How Things Break: Thermal Effects (WEBINAR)
Credit: 4 CPD Hours*
* In all references to PDH: 1 PDH = 1 CPD Hour
Subject Matter Expert: Raymond M. Burynski, Jr.
Type: Live Interactive Webinar
In How Things Break: Thermal Effects , you'll learn ...
- Types of failure associated with thermal effects
- Calculation techniques for estimating the influence of temperature
- How to design for variable and extreme service temperature
Since prehistoric times, humans understood that materials and systems change with temperature, and began to utilize that information for beneficial purposes. Annealing to restore ductility was known in 5000 BC. In 3200 BC, metal was melted to make castings in Mesopotamia. Differential hardening techniques for sword manufacture was developed in China and Japan near the beginning of the Common Era. Early steam engines are known from this time period as well.
Temperature can affect both materials and designs, sometimes in unforeseen ways. The Liberty Ship failures were a classic illustration of brittle fracture caused by low temperatures. Thermal conditions can cause a myriad of other problems, including thermal fatigue, creep, and increased corrosion rates.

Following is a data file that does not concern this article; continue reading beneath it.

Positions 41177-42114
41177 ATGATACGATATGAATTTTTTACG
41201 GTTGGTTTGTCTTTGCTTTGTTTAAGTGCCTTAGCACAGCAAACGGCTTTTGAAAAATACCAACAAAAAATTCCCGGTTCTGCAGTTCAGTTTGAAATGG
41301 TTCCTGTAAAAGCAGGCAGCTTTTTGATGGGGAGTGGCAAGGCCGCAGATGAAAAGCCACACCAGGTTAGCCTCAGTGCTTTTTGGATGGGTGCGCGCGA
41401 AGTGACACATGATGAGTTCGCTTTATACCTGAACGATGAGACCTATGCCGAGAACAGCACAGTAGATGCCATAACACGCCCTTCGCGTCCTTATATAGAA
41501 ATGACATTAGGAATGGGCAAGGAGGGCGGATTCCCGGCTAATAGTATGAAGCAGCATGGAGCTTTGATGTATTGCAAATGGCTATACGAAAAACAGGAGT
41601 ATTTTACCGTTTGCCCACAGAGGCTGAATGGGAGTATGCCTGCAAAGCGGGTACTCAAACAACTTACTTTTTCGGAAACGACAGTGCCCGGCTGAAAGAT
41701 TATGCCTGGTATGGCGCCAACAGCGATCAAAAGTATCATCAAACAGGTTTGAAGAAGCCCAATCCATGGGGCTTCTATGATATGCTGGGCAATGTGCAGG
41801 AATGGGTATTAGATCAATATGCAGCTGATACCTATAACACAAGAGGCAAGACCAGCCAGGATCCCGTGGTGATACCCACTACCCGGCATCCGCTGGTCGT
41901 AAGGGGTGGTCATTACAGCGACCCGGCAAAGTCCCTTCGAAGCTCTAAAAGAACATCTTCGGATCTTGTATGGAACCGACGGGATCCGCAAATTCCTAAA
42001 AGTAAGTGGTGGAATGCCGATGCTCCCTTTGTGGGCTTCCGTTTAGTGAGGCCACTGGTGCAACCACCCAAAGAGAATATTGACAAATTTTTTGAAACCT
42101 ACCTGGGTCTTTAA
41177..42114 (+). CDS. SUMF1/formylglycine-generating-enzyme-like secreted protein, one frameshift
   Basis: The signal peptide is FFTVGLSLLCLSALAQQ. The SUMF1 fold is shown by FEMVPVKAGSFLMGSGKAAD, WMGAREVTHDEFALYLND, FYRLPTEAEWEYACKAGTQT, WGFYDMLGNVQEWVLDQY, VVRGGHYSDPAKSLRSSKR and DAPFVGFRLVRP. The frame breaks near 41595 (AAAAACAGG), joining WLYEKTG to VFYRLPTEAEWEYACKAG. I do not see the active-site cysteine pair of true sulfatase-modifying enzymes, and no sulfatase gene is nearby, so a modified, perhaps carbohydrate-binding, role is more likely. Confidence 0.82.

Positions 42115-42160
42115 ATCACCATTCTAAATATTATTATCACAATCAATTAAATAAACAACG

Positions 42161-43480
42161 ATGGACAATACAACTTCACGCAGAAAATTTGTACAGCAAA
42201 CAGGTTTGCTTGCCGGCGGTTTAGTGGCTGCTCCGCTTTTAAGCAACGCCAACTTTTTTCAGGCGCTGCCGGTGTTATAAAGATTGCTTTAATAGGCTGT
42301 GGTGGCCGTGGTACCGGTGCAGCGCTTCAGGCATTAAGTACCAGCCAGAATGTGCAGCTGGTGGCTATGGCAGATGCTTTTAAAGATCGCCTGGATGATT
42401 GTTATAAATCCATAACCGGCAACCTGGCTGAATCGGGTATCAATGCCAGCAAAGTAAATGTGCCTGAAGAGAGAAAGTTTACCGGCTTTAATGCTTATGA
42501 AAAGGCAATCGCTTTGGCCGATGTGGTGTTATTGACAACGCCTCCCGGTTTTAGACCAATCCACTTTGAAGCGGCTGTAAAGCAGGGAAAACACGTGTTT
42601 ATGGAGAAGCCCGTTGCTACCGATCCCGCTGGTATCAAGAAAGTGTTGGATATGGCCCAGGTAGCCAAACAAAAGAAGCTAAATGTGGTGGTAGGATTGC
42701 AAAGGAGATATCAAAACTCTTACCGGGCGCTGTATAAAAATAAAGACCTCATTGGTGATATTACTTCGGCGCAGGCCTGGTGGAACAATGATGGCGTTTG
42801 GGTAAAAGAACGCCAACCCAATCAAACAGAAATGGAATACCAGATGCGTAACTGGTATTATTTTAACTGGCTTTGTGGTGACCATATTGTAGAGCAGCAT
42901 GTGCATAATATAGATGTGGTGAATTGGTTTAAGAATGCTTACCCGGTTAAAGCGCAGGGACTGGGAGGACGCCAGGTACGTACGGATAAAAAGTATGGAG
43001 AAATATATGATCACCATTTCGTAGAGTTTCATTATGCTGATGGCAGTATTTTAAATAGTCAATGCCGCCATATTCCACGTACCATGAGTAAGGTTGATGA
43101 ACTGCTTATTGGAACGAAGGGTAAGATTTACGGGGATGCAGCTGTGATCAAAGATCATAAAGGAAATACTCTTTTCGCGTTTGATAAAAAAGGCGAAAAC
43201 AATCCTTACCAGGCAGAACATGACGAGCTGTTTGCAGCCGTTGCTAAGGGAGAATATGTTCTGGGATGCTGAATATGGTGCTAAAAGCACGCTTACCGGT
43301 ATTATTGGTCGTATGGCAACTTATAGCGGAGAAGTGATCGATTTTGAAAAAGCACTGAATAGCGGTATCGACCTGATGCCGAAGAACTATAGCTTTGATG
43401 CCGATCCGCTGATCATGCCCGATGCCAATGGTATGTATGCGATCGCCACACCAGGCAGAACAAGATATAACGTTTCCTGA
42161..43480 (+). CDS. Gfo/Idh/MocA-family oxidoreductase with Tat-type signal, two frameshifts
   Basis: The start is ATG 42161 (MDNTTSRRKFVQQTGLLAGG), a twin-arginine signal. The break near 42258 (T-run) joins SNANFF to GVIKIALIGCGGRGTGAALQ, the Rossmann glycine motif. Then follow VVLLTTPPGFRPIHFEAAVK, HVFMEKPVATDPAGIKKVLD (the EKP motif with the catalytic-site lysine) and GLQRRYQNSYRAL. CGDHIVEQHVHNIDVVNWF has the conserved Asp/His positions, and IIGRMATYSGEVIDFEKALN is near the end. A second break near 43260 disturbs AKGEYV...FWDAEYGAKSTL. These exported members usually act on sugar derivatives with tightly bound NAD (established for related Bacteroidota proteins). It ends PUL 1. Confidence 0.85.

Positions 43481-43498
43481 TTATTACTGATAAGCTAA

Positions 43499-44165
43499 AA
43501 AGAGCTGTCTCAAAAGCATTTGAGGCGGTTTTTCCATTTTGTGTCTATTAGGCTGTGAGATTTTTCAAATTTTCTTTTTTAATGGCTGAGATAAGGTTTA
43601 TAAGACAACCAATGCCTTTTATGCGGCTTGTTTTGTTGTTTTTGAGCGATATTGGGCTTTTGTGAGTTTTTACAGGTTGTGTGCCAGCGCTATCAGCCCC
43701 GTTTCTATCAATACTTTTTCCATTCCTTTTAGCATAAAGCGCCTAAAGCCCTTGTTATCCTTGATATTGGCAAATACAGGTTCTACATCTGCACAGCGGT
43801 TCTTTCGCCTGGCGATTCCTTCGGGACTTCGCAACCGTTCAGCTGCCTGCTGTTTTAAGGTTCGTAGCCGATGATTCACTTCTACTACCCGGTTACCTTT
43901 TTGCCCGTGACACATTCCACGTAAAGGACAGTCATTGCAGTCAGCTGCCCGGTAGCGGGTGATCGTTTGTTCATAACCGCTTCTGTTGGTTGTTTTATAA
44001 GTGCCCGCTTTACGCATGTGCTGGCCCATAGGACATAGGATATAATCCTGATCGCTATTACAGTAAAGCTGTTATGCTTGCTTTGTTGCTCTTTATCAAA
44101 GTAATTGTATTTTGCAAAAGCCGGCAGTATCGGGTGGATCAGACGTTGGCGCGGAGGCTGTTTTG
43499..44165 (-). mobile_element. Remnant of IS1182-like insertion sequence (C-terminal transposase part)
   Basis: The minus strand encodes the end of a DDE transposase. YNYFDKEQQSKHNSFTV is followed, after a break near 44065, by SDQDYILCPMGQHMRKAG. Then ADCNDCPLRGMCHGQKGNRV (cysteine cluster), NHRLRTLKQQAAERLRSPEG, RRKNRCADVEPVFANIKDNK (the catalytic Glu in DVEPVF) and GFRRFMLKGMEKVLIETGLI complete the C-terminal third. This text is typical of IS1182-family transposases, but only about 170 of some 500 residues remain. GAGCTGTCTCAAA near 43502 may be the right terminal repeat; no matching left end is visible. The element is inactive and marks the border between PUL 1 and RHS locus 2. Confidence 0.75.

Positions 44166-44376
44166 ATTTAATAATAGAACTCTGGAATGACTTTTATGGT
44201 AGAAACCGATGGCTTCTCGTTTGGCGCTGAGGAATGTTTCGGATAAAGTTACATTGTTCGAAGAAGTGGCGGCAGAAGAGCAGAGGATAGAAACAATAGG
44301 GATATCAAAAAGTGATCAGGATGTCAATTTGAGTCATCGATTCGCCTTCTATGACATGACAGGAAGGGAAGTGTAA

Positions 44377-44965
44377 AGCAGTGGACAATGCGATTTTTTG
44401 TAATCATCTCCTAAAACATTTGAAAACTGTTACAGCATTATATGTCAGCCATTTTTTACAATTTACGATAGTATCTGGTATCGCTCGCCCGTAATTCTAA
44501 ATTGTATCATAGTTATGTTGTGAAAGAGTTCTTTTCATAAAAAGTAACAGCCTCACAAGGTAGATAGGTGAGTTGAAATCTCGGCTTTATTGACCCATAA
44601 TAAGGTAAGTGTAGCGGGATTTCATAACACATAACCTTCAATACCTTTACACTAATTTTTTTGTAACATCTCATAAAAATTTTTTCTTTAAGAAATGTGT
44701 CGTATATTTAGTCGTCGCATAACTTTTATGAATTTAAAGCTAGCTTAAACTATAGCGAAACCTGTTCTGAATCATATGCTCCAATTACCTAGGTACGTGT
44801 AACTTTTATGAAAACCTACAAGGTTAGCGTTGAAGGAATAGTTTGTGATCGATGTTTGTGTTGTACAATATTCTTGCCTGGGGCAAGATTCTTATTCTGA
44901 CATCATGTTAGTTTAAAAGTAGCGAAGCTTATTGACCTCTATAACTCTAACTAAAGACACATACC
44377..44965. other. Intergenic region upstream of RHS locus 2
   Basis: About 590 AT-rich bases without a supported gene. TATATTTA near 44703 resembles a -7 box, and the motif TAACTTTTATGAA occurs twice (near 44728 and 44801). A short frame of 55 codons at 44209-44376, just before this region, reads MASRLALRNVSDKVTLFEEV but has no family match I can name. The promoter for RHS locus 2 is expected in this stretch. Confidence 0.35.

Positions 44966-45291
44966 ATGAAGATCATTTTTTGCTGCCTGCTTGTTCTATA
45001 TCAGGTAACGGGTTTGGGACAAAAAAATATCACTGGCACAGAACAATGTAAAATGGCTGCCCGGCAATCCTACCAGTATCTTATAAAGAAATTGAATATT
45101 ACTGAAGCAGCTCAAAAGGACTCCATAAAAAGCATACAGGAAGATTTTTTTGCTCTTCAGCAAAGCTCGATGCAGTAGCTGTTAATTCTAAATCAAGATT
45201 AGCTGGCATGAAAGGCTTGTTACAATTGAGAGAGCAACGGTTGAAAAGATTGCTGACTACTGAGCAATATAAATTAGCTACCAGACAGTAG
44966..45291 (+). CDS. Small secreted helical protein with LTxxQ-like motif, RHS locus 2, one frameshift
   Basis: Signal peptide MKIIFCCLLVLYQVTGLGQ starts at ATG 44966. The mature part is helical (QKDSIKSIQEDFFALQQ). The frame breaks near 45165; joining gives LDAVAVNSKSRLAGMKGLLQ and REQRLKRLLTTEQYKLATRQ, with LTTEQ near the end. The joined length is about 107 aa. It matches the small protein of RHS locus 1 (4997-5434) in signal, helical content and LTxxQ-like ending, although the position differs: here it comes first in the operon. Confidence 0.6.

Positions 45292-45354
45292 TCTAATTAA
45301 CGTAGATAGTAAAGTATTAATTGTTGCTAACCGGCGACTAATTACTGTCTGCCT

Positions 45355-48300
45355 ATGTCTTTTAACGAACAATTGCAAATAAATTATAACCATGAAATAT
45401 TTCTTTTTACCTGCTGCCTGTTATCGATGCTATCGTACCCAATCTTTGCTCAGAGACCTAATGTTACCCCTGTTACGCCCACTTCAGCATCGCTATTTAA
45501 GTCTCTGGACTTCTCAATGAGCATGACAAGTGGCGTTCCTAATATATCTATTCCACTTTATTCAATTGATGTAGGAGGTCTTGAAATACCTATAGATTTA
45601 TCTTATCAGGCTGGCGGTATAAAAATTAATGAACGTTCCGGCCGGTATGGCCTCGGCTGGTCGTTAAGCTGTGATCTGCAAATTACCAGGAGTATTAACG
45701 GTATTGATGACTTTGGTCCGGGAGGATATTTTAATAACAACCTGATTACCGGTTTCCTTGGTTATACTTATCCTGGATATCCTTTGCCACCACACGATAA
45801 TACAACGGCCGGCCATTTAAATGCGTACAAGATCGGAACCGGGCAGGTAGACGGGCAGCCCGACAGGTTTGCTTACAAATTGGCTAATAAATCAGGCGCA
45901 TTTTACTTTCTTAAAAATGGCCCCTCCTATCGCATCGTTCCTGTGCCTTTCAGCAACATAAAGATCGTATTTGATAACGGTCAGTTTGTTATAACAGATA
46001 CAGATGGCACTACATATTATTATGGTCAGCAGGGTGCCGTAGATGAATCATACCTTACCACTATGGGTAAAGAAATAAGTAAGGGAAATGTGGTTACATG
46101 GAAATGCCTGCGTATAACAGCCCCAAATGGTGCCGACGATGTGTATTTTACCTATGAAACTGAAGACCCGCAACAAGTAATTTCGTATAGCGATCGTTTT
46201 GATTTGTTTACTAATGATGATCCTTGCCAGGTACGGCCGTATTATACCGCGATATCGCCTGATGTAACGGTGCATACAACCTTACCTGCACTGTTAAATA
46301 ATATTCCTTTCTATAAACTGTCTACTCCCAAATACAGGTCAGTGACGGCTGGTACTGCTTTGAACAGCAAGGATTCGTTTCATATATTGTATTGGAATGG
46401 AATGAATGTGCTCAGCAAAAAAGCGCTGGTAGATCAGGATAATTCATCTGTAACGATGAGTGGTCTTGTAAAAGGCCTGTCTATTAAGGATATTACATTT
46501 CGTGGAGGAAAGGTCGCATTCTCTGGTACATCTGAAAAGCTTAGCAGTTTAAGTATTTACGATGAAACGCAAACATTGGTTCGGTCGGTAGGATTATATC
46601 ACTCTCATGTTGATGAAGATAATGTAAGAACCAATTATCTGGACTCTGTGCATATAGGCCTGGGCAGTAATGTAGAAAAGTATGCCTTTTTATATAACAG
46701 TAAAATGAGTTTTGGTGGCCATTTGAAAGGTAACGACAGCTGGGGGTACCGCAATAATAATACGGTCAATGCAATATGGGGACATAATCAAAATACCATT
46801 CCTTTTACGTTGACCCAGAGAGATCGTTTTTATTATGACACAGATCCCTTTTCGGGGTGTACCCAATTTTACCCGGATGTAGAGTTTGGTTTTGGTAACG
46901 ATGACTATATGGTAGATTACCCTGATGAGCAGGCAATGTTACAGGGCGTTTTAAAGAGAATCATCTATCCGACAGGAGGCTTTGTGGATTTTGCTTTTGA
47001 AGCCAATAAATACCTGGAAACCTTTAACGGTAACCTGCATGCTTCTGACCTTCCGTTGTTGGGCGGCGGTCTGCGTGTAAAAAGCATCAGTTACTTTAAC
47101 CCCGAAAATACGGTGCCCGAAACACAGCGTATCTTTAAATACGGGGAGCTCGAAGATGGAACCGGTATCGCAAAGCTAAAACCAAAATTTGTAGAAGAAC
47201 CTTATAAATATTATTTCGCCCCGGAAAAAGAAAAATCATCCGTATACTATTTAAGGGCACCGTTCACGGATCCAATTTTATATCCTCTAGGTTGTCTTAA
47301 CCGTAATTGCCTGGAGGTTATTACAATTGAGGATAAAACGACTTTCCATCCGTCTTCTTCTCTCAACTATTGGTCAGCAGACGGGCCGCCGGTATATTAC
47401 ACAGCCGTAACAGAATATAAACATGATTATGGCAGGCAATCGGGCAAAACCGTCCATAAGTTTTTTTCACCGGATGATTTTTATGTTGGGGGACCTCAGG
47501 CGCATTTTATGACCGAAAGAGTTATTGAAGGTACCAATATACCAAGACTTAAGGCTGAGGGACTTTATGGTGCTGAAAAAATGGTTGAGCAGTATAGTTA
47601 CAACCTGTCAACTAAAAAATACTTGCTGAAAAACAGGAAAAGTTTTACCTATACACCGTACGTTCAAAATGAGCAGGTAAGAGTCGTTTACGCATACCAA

This webinar presents how temperature can adversely affect materials and design, along with ways to mitigate these issues. Several case studies including the S.S. Schenectady, the Hasselt Bridge, and the Space Shuttel Challenger will be used to illustrate the concepts.
Specific Knowledge or Skill Obtained
This course teaches the following specific knowledge and skills:
- How temperature affects various material properties
- Ductile to brittle transition
- Calculation of thermal shock parameters for different materials
- Calculation of thermal stresses
- Creep mechanisms and calculation methods
- Environmental influences at elevated temperatures
- Design tips for handling variable and extreme temperatures
- Case studies of failures associated with thermal effects
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Our webinars are recognised for Continuing Professional Development (CPD) by the following institutions: Engineers Australia (EA) in accordance with EA CPD Policy dated 19 February 2009; The Institution of Civil Engineers (ICE) in accordance with ICE 3006A; The Institution of Professional Engineers New Zealand (IPENZ) in accordance with IPENZ CPD Good Practice Gudelines dated November 2007. For other institutions, it is recommended you check the requirements from your specific registration board. Following successful completion of the webinar, we recommend that you print off the EngineeringCPD.com certificate for your records. This may need to be produced for audit purposes. A copy of the certificate will be maintained by EngineeringCPD.com and can be found within your "My Account" area.
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